I’ll soon be updating NPX with the post-show draft of The Odyssey. We closed our show just over a week ago, and now I’m whittling away at the revision.
Some background: as you may know, I write my plays-for-young-actors with and for my students. I use devising, improv, and what I call kinesthetic dramaturgy to develop the plays before directing the first production over the course of a semester, then I make the play available for licensing.
I knew I wanted to write an adaptation. After Dolcevita, I needed a slightly less intense process; adaptation is easier and takes a fraction of the energy to market. While adaptation does conjure existential angst when we work through our personal relationship with the original IP (I drained a beer or two as I lamented reproducing a story about a man who could be so monstrous), and everyone who knows it will have an opinion they will ABSOLUTELY TELL YOU, the crucial task of converting blank pages to word pages is oh-so-much-simpler than making something from scratch.
It became clear that my actors needed something broad and slapstick and loud, and when we ‘auditioned’ different texts, The Odyssey fit the bill. It was simply the best platform for my energetic crew, who would throw themselves around the stage like they were on boat on a rough sea or explode an imaginary eye without a moment’s hesitation. They needed space to be, well, clowns. And a story so ancient could hold up to our remodel.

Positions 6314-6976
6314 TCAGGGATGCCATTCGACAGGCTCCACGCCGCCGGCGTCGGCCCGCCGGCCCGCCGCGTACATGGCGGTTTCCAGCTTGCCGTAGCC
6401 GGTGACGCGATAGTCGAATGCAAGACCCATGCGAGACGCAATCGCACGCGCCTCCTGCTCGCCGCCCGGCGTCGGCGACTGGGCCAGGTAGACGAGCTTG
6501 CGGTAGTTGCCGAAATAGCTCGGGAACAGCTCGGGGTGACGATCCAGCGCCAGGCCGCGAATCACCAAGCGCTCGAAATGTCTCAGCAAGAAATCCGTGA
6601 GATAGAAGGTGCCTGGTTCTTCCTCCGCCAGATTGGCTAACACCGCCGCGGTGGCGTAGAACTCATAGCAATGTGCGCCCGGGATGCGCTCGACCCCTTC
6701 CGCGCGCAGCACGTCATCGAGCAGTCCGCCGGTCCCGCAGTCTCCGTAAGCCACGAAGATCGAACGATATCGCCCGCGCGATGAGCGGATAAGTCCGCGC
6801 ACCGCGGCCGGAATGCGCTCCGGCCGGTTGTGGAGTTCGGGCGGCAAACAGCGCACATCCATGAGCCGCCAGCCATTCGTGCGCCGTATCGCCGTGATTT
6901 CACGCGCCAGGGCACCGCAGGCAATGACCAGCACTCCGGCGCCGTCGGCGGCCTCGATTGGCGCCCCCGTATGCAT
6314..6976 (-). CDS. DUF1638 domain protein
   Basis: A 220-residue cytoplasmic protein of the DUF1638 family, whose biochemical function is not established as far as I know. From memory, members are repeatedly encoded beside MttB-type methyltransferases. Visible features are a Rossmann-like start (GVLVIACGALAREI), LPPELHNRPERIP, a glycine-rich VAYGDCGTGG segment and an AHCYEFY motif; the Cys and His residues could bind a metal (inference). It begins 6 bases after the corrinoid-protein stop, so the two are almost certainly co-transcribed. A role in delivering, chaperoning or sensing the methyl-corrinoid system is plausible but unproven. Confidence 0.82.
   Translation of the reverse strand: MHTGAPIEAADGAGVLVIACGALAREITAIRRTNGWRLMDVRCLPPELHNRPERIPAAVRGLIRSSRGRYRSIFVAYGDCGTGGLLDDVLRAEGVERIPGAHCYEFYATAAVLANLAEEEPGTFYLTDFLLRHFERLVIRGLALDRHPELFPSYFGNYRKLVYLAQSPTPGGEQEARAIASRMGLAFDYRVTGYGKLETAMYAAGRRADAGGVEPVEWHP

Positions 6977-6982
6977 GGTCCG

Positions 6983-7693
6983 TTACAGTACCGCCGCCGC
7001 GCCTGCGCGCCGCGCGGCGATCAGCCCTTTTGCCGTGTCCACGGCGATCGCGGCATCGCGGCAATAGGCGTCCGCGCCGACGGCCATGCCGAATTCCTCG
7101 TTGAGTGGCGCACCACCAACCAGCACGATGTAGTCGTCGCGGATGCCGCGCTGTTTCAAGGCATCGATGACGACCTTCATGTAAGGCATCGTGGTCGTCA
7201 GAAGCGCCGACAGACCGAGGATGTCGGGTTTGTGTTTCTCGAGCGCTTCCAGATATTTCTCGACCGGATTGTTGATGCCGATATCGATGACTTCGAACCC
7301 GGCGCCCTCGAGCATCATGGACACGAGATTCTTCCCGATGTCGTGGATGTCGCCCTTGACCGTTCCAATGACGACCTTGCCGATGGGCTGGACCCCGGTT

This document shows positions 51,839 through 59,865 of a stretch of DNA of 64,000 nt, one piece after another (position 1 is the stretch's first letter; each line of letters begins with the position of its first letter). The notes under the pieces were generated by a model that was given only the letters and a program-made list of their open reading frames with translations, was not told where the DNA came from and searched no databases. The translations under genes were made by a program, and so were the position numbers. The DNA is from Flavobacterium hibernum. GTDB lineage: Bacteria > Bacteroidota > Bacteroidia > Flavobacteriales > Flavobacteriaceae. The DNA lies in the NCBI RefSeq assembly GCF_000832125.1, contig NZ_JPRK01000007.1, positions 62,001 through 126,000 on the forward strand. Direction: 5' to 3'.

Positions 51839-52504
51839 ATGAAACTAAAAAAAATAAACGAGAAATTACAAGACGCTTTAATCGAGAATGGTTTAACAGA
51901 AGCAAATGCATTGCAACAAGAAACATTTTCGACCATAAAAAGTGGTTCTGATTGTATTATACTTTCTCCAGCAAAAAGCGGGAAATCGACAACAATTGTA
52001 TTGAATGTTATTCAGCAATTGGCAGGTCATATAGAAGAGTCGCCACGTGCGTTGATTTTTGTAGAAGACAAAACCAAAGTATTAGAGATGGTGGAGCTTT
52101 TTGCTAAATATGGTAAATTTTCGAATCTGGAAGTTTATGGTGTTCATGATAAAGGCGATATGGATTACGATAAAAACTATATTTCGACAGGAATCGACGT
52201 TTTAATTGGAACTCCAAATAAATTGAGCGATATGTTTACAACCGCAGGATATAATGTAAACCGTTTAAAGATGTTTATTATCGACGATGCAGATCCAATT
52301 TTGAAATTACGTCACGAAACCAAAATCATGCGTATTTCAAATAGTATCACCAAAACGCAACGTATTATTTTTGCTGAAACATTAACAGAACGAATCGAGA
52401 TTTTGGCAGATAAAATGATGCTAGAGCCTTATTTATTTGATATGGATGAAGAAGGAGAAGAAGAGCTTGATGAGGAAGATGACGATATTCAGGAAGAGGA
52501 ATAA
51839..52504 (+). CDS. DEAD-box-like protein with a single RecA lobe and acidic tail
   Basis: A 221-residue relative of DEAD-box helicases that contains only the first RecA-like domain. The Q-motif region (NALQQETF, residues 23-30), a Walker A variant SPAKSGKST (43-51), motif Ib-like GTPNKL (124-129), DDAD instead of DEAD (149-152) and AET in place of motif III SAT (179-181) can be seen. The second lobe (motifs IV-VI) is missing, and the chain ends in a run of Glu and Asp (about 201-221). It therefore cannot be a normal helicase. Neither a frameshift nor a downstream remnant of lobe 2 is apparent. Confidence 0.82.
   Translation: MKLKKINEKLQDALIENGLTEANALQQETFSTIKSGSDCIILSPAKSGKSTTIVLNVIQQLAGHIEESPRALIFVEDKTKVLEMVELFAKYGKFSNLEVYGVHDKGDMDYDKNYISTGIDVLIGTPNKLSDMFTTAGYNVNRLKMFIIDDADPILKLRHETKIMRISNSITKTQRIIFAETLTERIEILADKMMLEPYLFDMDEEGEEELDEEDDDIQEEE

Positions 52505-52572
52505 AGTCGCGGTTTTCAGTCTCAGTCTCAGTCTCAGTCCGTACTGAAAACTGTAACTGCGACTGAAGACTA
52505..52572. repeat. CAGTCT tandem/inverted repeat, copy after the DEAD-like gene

When I read the truly phenomenal translation by Dr. Emily Wilson, I was struck by a few opportunities as well as challenges.
That The Odyssey doesn’t follow an Aristotelian structure, nor does it slot easily into the hero’s journey genre surprised me. I figured Odysseus would be called to action and then be set on a journey; instead, we’re near the end of his journey when the story starts, and most of what we know as his epic odyssey consists of stories told at banquets. His son Telemachus gets a call-to-GTFO from a goddess, but his journey isn’t overwhelmingly adventurous.
I thought about the Greek amphitheater, of course, from where we draw so many western traditions. A chorus of Homers was necessary, and given my eleven actors would need to play dozens of named characters, this sets up a flexible world. What intrigued me more was that so much of the metanarrative is told at banquets by a Homer-like storyteller.
I thought about how so much educational theatre makes its home in cafetoriums.
What if, what if I wrote a play that wasn’t at war with a cafetorium, but embraced the place of both meal and theatre? What if, instead of regarding these mixed-use spaces as lackadaisical attempts at efficiency, we viewed them as throwbacks to an ancient tradition of ritual, of breaking bread mixed with storytelling and entertainment?
So the play is a series of banquets. While it can be produced in any theatre, it fits in cafeterias, auditoriums, banquet halls, cafes, outdoor found spaces, or pretty much anywhere else that the audience can be seated at tables.
The play is a comedy until it has to stop being a comedy. After Odysseus starts to lose his men, the play shifts in tone.
I made a number of other changes, of course, beyond the tonal shift and folding elements together to reduce 400+ pages to a slim 100. Odysseus has a character arc and is more active as a protagonist, for example. But much of the structure hews closer to the original, and when we deviate, it’s often pointed out in the text.
Below are some pictures from our show. My actors performed fantastically, and for a tiny budget, check out how spectacular our set was.